After answering questions from the host, who is keen to hear Kimi assess his chances of winning the 2005 drivers´ title, it´s time for Kimi to place his bet. A live link to Switzerland is established, and the protagonist explains his attempt before climbing aboard his substantial lorry. There is silence in the auditorium as he begins to crawl gingerly between the eggs. The challenge lasts for roughly a minute, but it seems that a few eggs have indeed been smashed by the truck. A final count is needed before Kimi´s fate is known. He loses the bet and has to take the forfeit. As the show winds on, more and more celebrities join Kimi on the large beige sofa. The laughter continues for another two hours before an explosion of light and sound brings the event to a carnivalesque close. The crowd make their way back onto their coaches and the riggers start dismantling their apparatus from the impressive old stone – a job that will last well into the next day. And then? 129BC doesn´t seem that far away at all.
From: RacingLine, July 2005
See here the Video of Kimi at Wetten Dass…? with english subtitels:
And see here the Interview before the show:
See here Lotus´s amazing Video of the E20 Launch!
Here are some screenshoots:
See all pictures at the Forum´s picture Gallery: http://kimiisland.xobor.de/g137-Lotus-Launch-E.html
Kimi Raikkonen is set for more intense running on the second day of his comeback Formula 1 test with Lotus on Tuesday.
The Finn completed just over 300km in a 2010-specification Renault R30 at Valencia on Monday using three sets of Pirelli’s very durable demonstration tyres. He has four sets of Pirellis available for Tuesday’s running and is scheduled to complete more laps than on the first day as the team is hoping to give him more long runs as part of a wider-ranging programme. “We’ll do some more high and low-fuel runs,” Lotus track operations director Alan Permane told AUTOSPORT on Monday. “And there will be a few more set-up changes as we did some basic ones today. “There will also be some procedural stuff like starts that will be subtly different to what he experienced at Ferrari, just to get him up to speed before he drives the new car.” Lotus has structured its running around Raikkonen’s needs, with re-acclimatising to F1 his priority ahead of the first pre-season test at Jerez, which starts on February 7.
As Raikkonen left F1 before refuelling was banned in 2010, giving him experience of varying fuel loads is also key. “It isn’t a traditional test, it’s more about doing what he wants and getting him up to speed,” said Permane. “We wrote a run-plan and pretty much stuck to it [on Monday]. But I said to Kimi in the morning that the test is really for you and that if you want to do something different, that’s fine, let us know. “But he just got on with it. We did a few little set-up changes and ran the car on a very high fuel load because that’s something he didn’t do as he left F1 before the refuelling ban came in. “So it gave him a feel of the car on 150kg [fuel levels] when there’s a difference of four or five seconds a lap. The plan is for more of the same on Tuesday.” Raikkonen is looking forward to the extra mileage on what is his first experience of an F1 car since November 2009. “Obviously you get more into the zone with the more laps you complete as you discover more about the car and the tyres,” he said.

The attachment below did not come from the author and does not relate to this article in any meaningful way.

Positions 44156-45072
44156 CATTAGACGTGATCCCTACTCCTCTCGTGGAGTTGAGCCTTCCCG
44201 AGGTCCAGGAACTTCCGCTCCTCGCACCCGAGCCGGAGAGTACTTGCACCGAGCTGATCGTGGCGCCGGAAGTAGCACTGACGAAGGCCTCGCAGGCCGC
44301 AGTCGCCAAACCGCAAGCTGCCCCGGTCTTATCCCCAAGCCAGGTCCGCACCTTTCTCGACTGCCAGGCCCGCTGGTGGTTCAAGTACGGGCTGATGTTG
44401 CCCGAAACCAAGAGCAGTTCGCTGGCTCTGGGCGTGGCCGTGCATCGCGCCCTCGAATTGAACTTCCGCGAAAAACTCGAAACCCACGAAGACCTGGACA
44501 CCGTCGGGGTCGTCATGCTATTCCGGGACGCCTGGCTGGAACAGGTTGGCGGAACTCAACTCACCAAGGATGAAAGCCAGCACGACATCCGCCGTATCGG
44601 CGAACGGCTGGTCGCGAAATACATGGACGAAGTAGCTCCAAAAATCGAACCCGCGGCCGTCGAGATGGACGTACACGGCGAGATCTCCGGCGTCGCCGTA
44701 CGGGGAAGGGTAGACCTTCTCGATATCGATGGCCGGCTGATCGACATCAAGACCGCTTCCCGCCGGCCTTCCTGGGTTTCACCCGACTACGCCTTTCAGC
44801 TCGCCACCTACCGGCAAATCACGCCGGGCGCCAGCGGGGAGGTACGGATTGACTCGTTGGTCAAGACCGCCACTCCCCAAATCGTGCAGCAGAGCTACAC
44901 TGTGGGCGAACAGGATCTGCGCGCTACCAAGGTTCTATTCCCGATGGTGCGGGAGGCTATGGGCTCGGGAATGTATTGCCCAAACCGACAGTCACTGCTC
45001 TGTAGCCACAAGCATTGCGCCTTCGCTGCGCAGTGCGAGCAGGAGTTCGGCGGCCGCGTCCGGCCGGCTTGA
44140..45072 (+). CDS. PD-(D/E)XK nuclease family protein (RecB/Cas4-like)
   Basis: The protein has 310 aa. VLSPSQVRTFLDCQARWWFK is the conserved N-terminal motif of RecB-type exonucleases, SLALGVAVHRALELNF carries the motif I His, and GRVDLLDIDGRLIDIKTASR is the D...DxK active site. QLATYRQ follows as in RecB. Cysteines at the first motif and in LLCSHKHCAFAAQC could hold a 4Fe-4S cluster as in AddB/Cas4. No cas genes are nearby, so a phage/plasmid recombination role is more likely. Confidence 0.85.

Official Video from Lotus about Day 1 of the Test:
Kimi Raikkonen thinks it will still take him some time to fully return to his best in Formula 1, despite quickly settling back into the cockpit of a grand prix car at Valencia on Monday.
The former world champion has begun a two-day test in a 2010-spec Renault R30 in a bid to reacclimatise himself with F1 machinery prior to his first run in the team’s 2012 machine at Jerez next month. Although the age of the car, plus the fact it is running on Pirelli demonstration rubber, means that lap times are meaningless, initial feedback from the team suggested that Raikkonen was showing well already. Raikkonen said he had little problem learning to drive an F1 car again – but said that understanding how to get the best out of the team and tyres was not going to be the work of the moment.
“It was nice to get back in the car,” explained Raikkonen. “It was quite a few years since I have driven last time, [and] of course it takes a little while to get used to it. But the main driving, braking, turning, that doesn’t take many laps. But of course to start learning about the car and team and tyres, that will take time.” Raikkonen also suggested that he never took it for granted that he would make a return to F1 after he had embarked on a career in the World Rally Championship. When asked if he had expected to be back in F1, he said: “Not really. I didn’t have any plans for the future. “There were different choices to do this year and I really wanted to do racing. We did some NASCAR stuff last year and I enjoyed it a lot, racing against other people. “That is where I decided to do racing, and [if you are] doing racing, F1 is the highest level and probably where most people want to be. I found a good chance to come back and do racing with Lotus.”